Francis Brown Hayes (1819-1884), railroad executive

30 Middle St

early 1800s - F. B. Hayes House - 30 Middle Street

The house now at 30 Middle Street was probably constructed sometime during the 1830s or 40s by an heir of Gen. John Lord, a merchant who lived from 1765 to 1815. Today’s Middle Street, previously called Tremont, is now a dead-end street, but once diagonally connected Main Street to Liberty Street and the Landing. In the 1700s, this short street allowed ox teams hauling giant masts to round the corner and descend to the river. The logs had been cut in the forests of Berwick, Lebanon and beyond.  John Lord owned mill rights at the Quamphegan waterfall.  He also built ships at Pipe Stave Landing, and was a partner of Jonathan Hamilton, shipbuilder and West Indies merchant who built the Hamilton House about 1785. Nine acres of Lord property at Quamphegan included “an old mansion house, large barn, store, and dwelling house, mechanic shops and other buildings,” according to deeds. 
After Lord's death, a son, Samuel Lord, and son-in-law, William Allen Hayes (1783-1851), owned the property now at 30 Middle Street.  After the Portsmouth Company cotton mill was built by the waterfall in 1831, Lord/Hayes family members built the house, likely as a rental property or boarding house serving workers.  Then, for 30 years, it was owned by John Lord’s grandson, W. A. Hayes' son Francis Brown Hayes (1819-1884), a director of the Boston and Maine Railroad and South Berwick's most prominent citizen of his day, who lived at his family’s homestead on Academy Street and in Lexington, Massachusetts.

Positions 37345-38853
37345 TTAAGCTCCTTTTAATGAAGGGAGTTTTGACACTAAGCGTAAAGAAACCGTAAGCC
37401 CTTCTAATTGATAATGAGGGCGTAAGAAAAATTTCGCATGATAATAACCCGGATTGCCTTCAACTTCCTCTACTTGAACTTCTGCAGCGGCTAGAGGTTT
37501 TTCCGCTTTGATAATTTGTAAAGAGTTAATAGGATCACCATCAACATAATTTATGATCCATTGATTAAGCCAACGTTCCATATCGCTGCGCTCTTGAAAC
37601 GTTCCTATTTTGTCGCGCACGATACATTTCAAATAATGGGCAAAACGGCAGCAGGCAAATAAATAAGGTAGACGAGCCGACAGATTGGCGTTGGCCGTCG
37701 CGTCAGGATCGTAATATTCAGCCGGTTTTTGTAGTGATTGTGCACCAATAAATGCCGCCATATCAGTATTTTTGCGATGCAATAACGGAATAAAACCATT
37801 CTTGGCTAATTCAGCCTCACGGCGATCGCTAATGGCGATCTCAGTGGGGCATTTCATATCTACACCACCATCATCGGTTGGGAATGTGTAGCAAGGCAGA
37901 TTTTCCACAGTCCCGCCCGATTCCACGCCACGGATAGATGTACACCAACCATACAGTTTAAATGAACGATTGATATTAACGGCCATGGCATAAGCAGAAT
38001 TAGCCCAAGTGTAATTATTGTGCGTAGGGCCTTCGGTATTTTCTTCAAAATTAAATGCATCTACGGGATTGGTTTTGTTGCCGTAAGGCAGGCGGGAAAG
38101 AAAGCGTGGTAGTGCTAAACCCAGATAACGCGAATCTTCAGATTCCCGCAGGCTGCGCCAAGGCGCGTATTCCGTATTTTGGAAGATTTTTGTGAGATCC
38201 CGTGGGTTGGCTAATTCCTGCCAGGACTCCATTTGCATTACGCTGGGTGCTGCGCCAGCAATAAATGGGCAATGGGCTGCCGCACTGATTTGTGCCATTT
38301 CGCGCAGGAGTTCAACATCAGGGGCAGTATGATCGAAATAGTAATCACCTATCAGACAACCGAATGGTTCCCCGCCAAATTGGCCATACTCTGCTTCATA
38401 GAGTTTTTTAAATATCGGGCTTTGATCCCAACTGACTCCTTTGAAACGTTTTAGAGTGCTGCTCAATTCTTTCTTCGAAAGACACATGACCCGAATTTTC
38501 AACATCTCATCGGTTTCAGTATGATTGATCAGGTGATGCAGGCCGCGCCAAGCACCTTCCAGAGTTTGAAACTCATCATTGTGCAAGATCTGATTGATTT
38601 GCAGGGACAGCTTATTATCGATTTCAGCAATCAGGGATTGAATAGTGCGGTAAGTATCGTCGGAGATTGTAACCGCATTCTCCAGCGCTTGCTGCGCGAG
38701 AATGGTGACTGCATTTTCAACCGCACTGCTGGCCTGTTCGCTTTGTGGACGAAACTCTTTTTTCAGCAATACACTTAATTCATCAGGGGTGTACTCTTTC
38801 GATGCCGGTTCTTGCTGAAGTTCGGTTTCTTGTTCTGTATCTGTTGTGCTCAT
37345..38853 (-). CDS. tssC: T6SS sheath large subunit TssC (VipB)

30 Middle postcard30 Middle Street picturing tenants Ida Martin and Rose McNally
A graduate of Berwick Academy, Francis Brown Hayes attended Harvard and Harvard Law School. According to a later article in the Cambridge Chronicle (1882), Hayes was admitted to the Massachusetts Bar in 1842 and began practicing law in Boston. 
Meanwhile, a new mode of transportation was making its way through New England and through South Berwick—the railroad.  In 1835 the Boston and Maine Railroad was chartered in Massachusetts, and in 1841 the Maine legislature approved an act to establish a small railroad company running through South Berwick, the Great Falls and South Berwick Branch Rail-road Company. Among the dozen or so founders were William Allen Hayes and John P. Lord, two brothers-in-law invested in the remains of the Lord estate at the Landing.  By the 1840s the small company had merged with the Boston and Maine on a line running to Portland, and in the 1850s was laying tracks across Main Street up the hill from the Landing.

1856 Hayes1856 map excerpt

William Allen Hayes died in 1851, not long after transferring 30 Middle Street and the house next door to his son Francis B. Hayes. A map from that decade shows the newly-built railroad and the South Berwick Station depot opposite the Baptist Church on Main Street.
By then railroads were also entwined with Francis Brown Hayes’ life.  “Early in his legal career he studied especially into the laws governing railroad and other corporate interests,” the Cambridge Chronicle article relates, “…and his business soon grew to be the largest in this line in the city of Boston.”  At age 30 his successful investigation into a mismanaged railroad company, Old Colony, led to its reorganization and his directorship of the Boston and Maine.  He eventually became an executive of several railroads, including the Atlantic and Pacific Railroad.